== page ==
Dornier Seaplane exhibited its all-composite Seastar amphibian at the Canadian Business Aviation Association show in Montreal in late May, showing off fresh paint and an upgraded interior. The Seastar program “is gaining momentum,” according to Joe Walker, CEO of the Punta Gorda, Fla.-based company, which has taken orders for 25 of the twin-turboprop amphibians.
Beriev Aircraft, of Taganrog, Russia, received FAA Part 23 type certification for its Be-103 twin-piston amphibian at EAA AirVenture directly from FAA Administrator Marion Blakey. It is the first Russian amphibious airplane to achieve this status.
Last week at EAA AirVenture in Oshkosh, Wis., Plastek CEO Gus Ordonez announced a version of the company’s military window repair and restoration kit for the civil market. Signal Hill, Calif.,-based Plastek’s aviation-grade polish comes in 12 different strengths, depending on the type of window plastic.
Competition for panel space and pilot eyeballs continues to intensify, with avionics manufacturers announcing more new products at EAA AirVenture this week in Oshkosh, Wis. Avidyne introduced the eight-inch PFD4000, a replacement for the “six-pack” instrument cluster with a high-resolution screen and remote sensors, keeping unit thickness to 3.5 inches. Shipments of the PFD4000 are slated to begin next year.
EADS Socata celebrated the 20th anniversary of the first flight of its TBM 700 with a new and larger display at the 56th EAA AirVenture in Oshkosh, Wis., held July 28 to August 3. Two 2008 TBM 850s, equipped with Garmin G1000 integrated avionics and outfitted with a new-style cabin interior, are the centerpiece of Socata’s 10,000-sq-ft display. These aircraft will also carry the TBM 850’s new paint scheme.
Almost a year after first unveiling the deal, GE Aviation last month announced the completion of its acquisition of Prague, Czech Republic-based turboprop engine maker Walter Engines. The new GE division will operate as Walter Aircraft Engines.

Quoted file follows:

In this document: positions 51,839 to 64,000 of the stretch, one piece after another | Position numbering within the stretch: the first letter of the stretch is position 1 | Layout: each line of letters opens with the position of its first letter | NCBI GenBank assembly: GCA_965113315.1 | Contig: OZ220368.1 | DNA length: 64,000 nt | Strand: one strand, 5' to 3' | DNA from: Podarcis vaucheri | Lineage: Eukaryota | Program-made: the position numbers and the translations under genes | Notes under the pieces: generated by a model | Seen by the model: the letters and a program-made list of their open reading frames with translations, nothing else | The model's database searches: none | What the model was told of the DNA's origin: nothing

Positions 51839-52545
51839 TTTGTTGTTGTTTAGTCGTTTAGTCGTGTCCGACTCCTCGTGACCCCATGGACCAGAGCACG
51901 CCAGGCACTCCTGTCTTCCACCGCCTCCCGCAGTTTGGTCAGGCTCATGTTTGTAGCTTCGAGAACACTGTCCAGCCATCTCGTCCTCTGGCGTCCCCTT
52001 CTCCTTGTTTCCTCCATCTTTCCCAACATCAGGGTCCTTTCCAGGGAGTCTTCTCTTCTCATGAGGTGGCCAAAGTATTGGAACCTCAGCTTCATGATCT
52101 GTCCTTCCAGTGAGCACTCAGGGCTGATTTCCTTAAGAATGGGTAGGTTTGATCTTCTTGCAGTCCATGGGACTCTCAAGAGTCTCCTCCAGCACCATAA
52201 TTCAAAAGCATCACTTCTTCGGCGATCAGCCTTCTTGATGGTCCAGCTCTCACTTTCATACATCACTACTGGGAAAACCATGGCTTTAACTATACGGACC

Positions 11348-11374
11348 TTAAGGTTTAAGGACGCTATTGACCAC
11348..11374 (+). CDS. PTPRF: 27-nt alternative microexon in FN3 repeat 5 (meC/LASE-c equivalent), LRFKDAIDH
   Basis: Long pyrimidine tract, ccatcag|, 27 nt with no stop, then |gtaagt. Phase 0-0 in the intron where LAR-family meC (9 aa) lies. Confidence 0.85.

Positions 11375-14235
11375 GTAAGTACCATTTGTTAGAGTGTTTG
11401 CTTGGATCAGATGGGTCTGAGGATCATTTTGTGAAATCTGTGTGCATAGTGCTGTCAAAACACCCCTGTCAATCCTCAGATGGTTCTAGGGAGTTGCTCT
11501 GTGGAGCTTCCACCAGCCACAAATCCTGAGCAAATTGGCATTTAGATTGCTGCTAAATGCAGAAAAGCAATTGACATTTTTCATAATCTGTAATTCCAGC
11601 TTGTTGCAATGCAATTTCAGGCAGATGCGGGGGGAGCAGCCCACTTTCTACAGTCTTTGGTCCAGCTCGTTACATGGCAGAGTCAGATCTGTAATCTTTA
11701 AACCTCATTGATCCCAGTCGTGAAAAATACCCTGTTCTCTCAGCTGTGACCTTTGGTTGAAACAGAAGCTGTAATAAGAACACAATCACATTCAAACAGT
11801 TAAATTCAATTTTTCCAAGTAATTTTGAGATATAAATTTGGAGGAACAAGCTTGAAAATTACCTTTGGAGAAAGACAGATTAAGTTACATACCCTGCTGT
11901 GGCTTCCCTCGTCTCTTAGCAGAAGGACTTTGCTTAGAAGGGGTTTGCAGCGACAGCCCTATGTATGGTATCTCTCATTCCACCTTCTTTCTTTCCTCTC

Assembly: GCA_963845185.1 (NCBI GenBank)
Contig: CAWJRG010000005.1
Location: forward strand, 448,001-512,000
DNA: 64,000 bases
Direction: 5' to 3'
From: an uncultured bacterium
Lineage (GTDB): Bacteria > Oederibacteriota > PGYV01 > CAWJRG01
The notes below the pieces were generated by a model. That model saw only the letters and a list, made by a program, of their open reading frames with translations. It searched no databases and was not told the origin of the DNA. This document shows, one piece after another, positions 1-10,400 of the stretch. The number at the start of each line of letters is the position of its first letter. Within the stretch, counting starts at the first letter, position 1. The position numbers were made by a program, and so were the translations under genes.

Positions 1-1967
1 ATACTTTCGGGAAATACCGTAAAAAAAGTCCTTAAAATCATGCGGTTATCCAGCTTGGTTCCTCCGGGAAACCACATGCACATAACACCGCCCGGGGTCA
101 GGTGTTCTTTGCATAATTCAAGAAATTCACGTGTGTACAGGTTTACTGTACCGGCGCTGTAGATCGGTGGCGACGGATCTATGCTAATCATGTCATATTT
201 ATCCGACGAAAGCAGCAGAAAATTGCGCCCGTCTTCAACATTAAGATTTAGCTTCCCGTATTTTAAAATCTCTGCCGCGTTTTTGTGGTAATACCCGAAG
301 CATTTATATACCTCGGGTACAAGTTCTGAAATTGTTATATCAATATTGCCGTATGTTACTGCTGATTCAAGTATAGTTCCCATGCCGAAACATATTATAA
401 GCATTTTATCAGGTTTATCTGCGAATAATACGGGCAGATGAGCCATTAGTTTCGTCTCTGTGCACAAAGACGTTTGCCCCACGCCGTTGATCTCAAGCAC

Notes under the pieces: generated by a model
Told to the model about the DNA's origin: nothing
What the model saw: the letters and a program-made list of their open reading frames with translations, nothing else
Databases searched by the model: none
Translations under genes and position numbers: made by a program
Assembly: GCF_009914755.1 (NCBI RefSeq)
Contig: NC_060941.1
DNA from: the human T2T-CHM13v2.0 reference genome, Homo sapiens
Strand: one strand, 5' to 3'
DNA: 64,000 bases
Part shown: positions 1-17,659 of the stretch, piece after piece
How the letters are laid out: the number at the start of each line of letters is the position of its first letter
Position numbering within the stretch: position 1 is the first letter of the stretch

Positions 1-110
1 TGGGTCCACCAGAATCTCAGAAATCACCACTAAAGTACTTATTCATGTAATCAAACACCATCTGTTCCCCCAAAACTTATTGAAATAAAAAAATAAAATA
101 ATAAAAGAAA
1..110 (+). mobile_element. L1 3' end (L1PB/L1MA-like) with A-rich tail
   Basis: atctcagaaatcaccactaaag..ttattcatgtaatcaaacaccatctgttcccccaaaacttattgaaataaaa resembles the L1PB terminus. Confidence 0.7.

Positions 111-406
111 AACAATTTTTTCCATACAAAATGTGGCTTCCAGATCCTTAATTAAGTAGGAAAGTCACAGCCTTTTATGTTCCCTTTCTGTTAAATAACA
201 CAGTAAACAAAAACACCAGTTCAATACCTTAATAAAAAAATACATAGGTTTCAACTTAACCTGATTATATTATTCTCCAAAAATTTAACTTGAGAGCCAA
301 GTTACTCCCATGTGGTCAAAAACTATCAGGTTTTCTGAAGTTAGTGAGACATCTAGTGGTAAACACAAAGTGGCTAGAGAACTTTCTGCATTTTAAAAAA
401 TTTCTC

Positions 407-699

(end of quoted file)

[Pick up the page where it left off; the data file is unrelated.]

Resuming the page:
Last year at EAA AirVenture Embraer announced the first flight of its Phenom 100 very light jet. While it wasn’t able to announce type certification at this year’s show in Oshkosh, Wis., the Brazilian aircraft manufacturer did say yesterday that the twinjet is nearing the finish line. So far, four flight-test Phenom 100s have logged more than 1,000 flight hours in the certification and maturity campaigns.
Merritt Island, Fla.-based Comp Air is preparing its CA-9 prototype for first flight, three months after unveiling the all-composite turboprop single at the Sun 'n' Fun Fly-In in Lakeland, Fla. It plans to fly the new aircraft to EAA AirVenture in Oshkosh, Wis., later this month. The $1.6 million CA-9–a six-place, high-wing airplane with fixed gear–is expected to cruise at 250 knots and have a range of 2,200 nm.
Cirrus chairman and CEO Alan Klapmeier says he would like to have the company’s new single-engine (and yet-to-be-named) jet appear at this year’s EAA AirVenture show in Oshkosh, Wis., late this month, but he wouldn’t predict when the first flight will take place. Cirrus has placed an Aero Vodochody L-39 jet trainer into service as a chase plane for the flight, which will occur at Cirrus’s headquarters in Duluth, Minn.
There may be some pilots who fly airplanes solely because it’s a soft ride to a bloated paycheck, and they may think EAA AirVenture in Oshkosh, Wis., is only about little airplanes that “aren’t serious.” But most pilots don’t.